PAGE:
Fort High’s music program has received a $10,000 boost thanks to a grant from the Canadian music education charity, MusiCounts.
“It’s great for the music department, it’s great for the kids because they benefit,” lauded Fort High vice-principal Peg Keffer about the grant, which is for purchasing new musical instruments for the school.
“It just improves the program and allows more kids to try new instruments, different instruments,” she noted.
“And it can allow us to have a bigger collection, and maybe even more members in the band.”
Fort High is one of 71 schools from across the country to receive a grant from MusiCounts—the charity associated with the Canadian Academy of Recording Arts.
A total of $560,000 is being dispersed to these schools for this year through its grant program.
“This is to me, this is just amazing that we were actually considered,” noted Keffer, pointing to how the grant program is Canada-wide, with many schools applying.
“We’re very excited and very appreciative of being able to have this and receive it.”
While some students have their own instruments, the majority use the ones provided by the school.
“[The grant] is making it more accessible for kids because we have more to offer, we’ve got more instruments to offer,” Keffer remarked.
“And some of the instruments that we have have travelled a lot,” she added. “They’ve gone on a lot of trips and get dented up, and banged up just from going off and on airplanes, so they get wear and tear.
“So this will allow us to replace some that are in this shape.”
When it comes to purchasing new instruments, one of the areas the music program will be targeting are larger ones that are expensive and which students normally wouldn’t rent on their own, explained Fort High music teacher Lisa Loney.
For example, they’re looking to get a new three-quarter size tuba—an instrument that is needed but not one a student typically would rent or purchase on their own.
“Mostly I’m looking at lower brass instruments like tuba, baritone, French horn so we can build up that section of the band,” Loney said.
“If you want to have a really balanced sound, you [need] an equal distribution of instruments,” she stressed, likening it to a rock band without a bass player, where you can tell there’s “kind of that sound missing.”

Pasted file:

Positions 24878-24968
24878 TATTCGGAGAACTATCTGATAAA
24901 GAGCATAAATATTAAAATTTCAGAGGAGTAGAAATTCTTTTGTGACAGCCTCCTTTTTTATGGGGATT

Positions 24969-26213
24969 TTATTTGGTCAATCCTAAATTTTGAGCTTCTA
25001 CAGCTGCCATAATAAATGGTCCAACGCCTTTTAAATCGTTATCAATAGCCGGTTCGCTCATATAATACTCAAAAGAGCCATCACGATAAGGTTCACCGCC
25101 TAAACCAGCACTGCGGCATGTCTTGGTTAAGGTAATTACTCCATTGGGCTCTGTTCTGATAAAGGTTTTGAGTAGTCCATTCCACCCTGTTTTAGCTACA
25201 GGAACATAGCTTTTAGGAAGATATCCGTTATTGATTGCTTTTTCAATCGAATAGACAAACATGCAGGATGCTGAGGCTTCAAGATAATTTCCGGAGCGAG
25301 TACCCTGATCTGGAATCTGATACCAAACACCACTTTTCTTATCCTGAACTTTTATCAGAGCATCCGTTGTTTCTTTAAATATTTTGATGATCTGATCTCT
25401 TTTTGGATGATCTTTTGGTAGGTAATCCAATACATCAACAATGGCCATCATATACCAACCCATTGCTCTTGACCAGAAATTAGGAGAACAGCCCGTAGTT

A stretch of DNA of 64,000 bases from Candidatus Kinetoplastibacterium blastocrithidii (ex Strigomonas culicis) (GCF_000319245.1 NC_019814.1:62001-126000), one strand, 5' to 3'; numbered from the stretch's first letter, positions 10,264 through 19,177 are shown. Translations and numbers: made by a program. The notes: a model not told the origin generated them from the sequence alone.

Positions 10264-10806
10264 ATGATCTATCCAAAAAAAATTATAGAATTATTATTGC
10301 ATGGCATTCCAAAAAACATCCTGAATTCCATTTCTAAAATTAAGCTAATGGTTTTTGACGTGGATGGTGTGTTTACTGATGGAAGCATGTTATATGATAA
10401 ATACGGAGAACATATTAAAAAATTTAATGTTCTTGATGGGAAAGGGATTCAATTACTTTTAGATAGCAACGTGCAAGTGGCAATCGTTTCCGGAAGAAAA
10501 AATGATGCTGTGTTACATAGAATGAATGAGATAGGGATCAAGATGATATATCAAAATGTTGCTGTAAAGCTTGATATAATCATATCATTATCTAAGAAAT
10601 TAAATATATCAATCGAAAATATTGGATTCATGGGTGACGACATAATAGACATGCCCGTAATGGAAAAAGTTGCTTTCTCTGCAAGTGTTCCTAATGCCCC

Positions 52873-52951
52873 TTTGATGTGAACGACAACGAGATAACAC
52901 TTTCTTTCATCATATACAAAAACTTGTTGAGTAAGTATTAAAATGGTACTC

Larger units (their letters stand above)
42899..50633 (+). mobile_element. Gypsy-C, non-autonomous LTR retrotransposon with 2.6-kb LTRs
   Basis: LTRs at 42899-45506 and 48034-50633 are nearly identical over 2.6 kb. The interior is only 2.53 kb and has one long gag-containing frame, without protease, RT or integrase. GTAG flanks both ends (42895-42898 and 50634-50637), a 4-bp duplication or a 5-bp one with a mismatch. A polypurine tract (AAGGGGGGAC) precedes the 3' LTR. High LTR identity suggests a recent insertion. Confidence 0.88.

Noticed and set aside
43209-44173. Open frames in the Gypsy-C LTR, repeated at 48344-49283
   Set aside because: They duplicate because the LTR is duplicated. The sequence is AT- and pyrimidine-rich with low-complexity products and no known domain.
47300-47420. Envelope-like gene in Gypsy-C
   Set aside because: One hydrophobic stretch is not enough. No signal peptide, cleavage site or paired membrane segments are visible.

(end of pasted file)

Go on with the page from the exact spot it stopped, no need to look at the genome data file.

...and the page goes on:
“So if we have more instruments, spreading over more of the sections, then we can get a better balance of sound,” she reasoned.
“We have some amazing students here, and a lot of them are so quick to learn something new,” Loney added, noting that if a certain section or sound is missing, students will step up to learn how to play the required instrument.
“So it’s nice to have an instrument there for them in order to do it, so if there’s a gap, they can fill it.
“But if there’s no instrument there, they can’t fill the gap.
“[And] kids like shiny new things,” Loney chuckled, “Even though that doesn’t necessarily mean that that’s a better horn, it is nice to play on something new—something no one else has ever played on before.”
Now that Fort High has been awarded the grant, there are some “pretty quick deadlines” they have to meet, noted Loney, who is putting together the “wish list” to be sent to both music stores and MusiCounts.
As for making the grant happen, Loney credited Keffer for her work to get the grant application written.
“This wouldn’t have gotten going if it weren’t for her,” she said.
As well, two students were instrumental in the push for the grant.
Grade 12 co-op student Miranda Halvorsen, for instance, undertook an inventory of all the instruments—not just compiling a list of what instruments the program had, but going through every single case to catalogue any problems in order to create the detailed list that was required for the grant process.
Meanwhile, Grade 12 student Kari Manty wrote “a really engaging letter,” Loney noted.
“I read it and I was like, ‘If I were on this committee, I wouldn’t turn this school down, this is a great letter,’” she lauded.
But Loney stressed parents and other students also wrote letters to show their support for the program and why the grant was needed.
“Sometimes students think they can’t make a difference, but I’m thinking that it’s because of their efforts that we got this,” she remarked.
“We get a lot of support form the community, as well,” added Loney. “We get a lot of community support, but this is icing on our cake, for sure.”
Community support for the program also was something Keffer emphasized.
“This music program has been around for quite a while—25 years, at least—and there are a lot of community members who have benefitted from the program and continue to benefit from the program,” she noted.
“And there’s great support in the community, which we appreciate.”